Things You'll Need
Large wooden shipping crate
2” x 2” piece of wood
Industrial staple gun with staples
2 hinges with screws
2 eye hooks
If you own both chickens and roosters, it’s essential to make a house for the rooster so that you can separate the hens from the roosters from time to time. For instance, you should separate them when you want the hens to sit on their fertilized eggs so the baby chickens can hatch. Unless you enjoy the sound of a rooster cock-a-doodle-dooing before dawn, you should position your rooster house as far away from your living quarters as possible.
Contact a shipping company to see if it can give or sell you a large used wooden shipping crate. Depending how tall your rooster is, the longest side of the crate should be at least 3 or 4 feet high.
Set up the crate so that the long sides are perpendicular to the ground and the crate opening is one of those long sides. If the opening is one of the short sides, pick a different crate. If the crate is a box shape, how you set it up won’t matter except that the opening cannot be the top or bottom of the crate. It must be one of the sides so that the rooster can walk in by himself, using the side of the crate as a ramp.
Measure the opening of the crate and transfer those measurements to the screen using a marking pen, adding an extra inch on every side.
Cut out the measured screen with scissors.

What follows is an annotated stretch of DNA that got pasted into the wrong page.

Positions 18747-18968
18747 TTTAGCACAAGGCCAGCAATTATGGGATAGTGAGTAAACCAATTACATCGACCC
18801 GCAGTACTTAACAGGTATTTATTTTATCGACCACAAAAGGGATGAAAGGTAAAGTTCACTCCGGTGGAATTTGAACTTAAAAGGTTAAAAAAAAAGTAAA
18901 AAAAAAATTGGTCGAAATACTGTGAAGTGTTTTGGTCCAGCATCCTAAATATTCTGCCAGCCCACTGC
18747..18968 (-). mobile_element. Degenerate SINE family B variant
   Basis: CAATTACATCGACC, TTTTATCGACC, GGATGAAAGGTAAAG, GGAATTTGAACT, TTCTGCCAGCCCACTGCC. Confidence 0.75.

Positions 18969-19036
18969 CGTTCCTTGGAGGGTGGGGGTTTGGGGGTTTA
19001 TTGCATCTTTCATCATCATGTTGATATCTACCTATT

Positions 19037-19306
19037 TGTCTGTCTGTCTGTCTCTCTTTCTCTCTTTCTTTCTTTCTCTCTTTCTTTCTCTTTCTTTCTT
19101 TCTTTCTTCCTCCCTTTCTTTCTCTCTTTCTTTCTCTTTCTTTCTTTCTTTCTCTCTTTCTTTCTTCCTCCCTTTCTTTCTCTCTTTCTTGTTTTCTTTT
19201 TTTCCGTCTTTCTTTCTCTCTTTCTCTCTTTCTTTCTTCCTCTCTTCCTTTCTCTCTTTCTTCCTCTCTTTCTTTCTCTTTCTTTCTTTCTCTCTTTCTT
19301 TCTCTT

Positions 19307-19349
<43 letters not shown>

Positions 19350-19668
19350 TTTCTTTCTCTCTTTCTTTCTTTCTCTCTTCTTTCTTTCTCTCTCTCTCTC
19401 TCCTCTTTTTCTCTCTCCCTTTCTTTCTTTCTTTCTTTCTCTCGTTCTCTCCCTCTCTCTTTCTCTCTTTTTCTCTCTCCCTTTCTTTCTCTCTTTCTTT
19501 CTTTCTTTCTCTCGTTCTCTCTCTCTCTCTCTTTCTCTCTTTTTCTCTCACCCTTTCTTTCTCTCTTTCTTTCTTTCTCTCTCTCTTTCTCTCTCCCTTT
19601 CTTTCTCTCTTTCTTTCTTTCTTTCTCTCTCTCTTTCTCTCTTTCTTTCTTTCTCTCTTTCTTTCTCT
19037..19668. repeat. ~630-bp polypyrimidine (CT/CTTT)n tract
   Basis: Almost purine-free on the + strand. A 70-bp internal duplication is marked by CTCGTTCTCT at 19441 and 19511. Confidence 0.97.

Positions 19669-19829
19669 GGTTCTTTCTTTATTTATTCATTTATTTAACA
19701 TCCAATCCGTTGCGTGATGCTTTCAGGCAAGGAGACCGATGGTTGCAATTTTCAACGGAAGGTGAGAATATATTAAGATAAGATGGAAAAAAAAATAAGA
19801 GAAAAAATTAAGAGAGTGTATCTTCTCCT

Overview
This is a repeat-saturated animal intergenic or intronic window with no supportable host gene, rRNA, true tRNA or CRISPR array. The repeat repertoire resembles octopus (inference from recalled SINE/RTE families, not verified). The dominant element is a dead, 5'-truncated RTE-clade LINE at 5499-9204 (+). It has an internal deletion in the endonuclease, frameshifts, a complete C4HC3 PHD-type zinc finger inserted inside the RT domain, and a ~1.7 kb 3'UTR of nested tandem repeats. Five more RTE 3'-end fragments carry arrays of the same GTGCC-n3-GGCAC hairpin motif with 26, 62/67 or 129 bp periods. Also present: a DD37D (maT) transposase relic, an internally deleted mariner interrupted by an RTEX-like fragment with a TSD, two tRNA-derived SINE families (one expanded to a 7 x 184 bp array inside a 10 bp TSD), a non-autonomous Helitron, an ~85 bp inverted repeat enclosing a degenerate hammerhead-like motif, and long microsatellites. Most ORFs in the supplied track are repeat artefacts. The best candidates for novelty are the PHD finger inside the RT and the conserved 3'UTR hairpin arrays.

Transfer the measurements to the 2” x 2” piece of wood with the measuring tape and a pen. Saw off the four sides to create the frame for a screen door.
Hammer the ends of the wood together to form the square or rectangular door frame.
Staple the screen to one side of the door frame. Put staples about every two inches or so. Make sure to pull the screen tightly against the frame as you staple it to the door frame.
Measure 4 inches down from the top and 4 inches up from the bottom of one side of the door frame. Make sure it’s the side opposite of where the screen was stapled.
Lay the two hinges on the frame at the 4-inch markings. Drill the screws that came with the hinges through the hinges and into the frame.
Find the midpoint on the opposite edge of the door frame and place an eye hook and latch. Twist and push the eyehook into the wood with your hands.
Line up the finished door frame with the opening of the rooster house and drill the final screws through the two hinges and into the side of the rooster house, making sure the hinges are situated so that the door can swing open and closed easily.
Add the final eye hook to the side of the house closest to the latch and line it up with the eye hook on the door frame. Twist and push it into the wood.
Make sure your rooster house faces south-southeast for maximum sun exposure. This will help keep the rooster warm and help to keep the house dry.
A rooster house can get kind of smelly, so be sure to clean it often by hosing it out with water and replacing the bottom of the house with fresh bedding, such as straw.
rooster image by AGphotographer from Fotolia.com
Katie B. Marsh is a self-published author, article writer, screenwriter, and inventor. After graduating from South Coast College of Court Reporting, she worked as a congressional and freelance court reporter for eight years. She began her writing career in 2005. Her content may be found on amazon.com, booksforsharing.com, and ezinearticles.com. She completed her first screenplay in October 2009.